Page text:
Guest Column: Statins

What can you do to improve your cholesterol level besides taking drugs? You have a spectrum of choices. Here are some proven approaches:

1: Begin by making moderate changes in your diet; if that's not enough to lower your cholesterol level sufficiently, you can make progressively bigger changes until it does.

2: Eat less saturated fat, found predominantly in animal products such as red meat, butter and cream, and in tropical oils.

3: Cut back on trans-fatty acids, found in most fried foods and processed foods, such as cakes, cookies and snack foods. If the label says hydrogenated or partially hydrogenated, then avoid it.

4: Limit your intake of simple carbohydrates, like sugar, white flour, white rice and high-fructose corn syrup, which can markedly increase your triglycerides.

5: Eat more unrefined, complex carbohydrates like fruits, vegetables, whole grains, legumes and soy products.

6: Exercise, which can lower your bad LDL cholesterol as well as raise your good HDL cholesterol.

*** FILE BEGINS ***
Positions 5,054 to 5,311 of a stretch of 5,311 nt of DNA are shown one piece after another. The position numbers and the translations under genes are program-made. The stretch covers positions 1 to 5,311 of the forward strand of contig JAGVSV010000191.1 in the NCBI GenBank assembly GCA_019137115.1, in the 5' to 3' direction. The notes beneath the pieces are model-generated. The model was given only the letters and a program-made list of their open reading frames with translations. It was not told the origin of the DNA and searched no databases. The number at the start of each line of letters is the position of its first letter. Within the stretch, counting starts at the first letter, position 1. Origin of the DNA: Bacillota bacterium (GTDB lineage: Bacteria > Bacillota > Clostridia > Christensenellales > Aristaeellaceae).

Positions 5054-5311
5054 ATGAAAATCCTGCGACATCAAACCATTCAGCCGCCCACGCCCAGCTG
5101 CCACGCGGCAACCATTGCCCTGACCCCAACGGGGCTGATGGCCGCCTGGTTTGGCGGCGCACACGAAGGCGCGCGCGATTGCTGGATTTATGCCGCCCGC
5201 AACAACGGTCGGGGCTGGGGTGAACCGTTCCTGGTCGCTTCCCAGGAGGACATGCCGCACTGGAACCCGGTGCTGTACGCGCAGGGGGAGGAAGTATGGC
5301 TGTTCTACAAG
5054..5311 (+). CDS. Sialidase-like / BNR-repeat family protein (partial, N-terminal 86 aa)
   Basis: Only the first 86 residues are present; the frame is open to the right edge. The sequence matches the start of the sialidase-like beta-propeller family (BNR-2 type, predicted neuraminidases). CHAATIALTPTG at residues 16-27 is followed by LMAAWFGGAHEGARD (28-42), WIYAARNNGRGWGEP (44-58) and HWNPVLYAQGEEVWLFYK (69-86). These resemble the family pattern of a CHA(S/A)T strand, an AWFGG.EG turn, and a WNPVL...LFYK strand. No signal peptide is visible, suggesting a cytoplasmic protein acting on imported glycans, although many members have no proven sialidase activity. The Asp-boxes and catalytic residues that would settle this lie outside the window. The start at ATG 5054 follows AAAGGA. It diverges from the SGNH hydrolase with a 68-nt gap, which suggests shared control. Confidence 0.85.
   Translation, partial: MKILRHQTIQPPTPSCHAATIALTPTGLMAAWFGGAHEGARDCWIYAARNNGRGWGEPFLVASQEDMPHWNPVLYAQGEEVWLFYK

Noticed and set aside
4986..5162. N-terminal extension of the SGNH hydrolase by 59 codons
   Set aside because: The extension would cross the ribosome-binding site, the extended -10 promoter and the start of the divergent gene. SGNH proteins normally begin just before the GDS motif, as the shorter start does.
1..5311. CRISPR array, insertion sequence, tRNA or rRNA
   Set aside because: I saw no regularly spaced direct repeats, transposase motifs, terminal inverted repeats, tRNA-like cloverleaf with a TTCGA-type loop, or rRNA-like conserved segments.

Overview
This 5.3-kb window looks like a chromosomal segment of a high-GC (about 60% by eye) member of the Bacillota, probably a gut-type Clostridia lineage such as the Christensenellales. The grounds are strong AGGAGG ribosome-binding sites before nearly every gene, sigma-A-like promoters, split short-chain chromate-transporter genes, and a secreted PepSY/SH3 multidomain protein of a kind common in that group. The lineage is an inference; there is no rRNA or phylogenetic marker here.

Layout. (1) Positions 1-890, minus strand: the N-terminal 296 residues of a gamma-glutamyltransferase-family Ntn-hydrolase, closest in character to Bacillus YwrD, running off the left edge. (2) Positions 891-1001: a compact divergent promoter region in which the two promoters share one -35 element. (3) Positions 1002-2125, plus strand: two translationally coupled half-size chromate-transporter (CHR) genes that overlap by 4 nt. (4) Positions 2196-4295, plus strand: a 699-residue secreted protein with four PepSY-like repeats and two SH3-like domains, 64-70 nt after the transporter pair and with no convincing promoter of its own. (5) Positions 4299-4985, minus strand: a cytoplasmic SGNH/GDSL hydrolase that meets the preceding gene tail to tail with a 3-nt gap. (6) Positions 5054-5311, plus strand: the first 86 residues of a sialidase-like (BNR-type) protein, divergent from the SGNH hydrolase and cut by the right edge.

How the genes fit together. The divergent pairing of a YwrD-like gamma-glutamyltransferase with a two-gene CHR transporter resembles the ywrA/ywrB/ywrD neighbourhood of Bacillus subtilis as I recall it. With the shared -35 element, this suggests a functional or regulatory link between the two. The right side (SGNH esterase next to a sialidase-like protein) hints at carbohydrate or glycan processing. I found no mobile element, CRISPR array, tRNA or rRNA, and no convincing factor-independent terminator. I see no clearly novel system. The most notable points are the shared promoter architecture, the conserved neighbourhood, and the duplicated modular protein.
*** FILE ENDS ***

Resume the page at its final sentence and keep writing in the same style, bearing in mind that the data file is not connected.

7: Meditate, or practice yoga or tai chi. Stress can raise your cholesterol level independent of diet, whereas stress-management techniques may help lower it.

8: Lose weight, which will also help lower your cholesterol level as well as your blood-sugar level.

9: Niacin is a B vitamin that is often given at much higher doses to effectively lower cholesterol. Take it under a doctor's supervision, as niacin may cause flushing and even liver toxicity in some patients.

10: Take three grams grams per day of fish oil, which provides omega-3 fatty acids. These may reduce your risk of sudden cardiac death by up to 80 percent and may signifcantly lower your triides and reduce inflammation.

11: Add soluble fiber (found in such foods as oat bran) to your diet, which binds cholesterol in the intestinal tract and increases its elimination from the body.

12: Red yeast rice extract contains the same ingredient found in statin drugs. Its best to take this under a doctor's supervision given the potential side effects.

13: Curcumin is the active ingredient of the Indian curry spice turmeric. It may reduce cholesterol by interfering with intestinal cholesterol uptake and has powerful antioxidant and anti-inflammatory properties, especially when taken in combination with vitamin E.

14: Beta-sitosterol, found in some new margarines, is a plant sterol that may block absorption of cholesterol.

15: Pantethine is formed in your body from panacid, a B vitamin. Pantethine may effectively lower cholesterol levels with few side effects.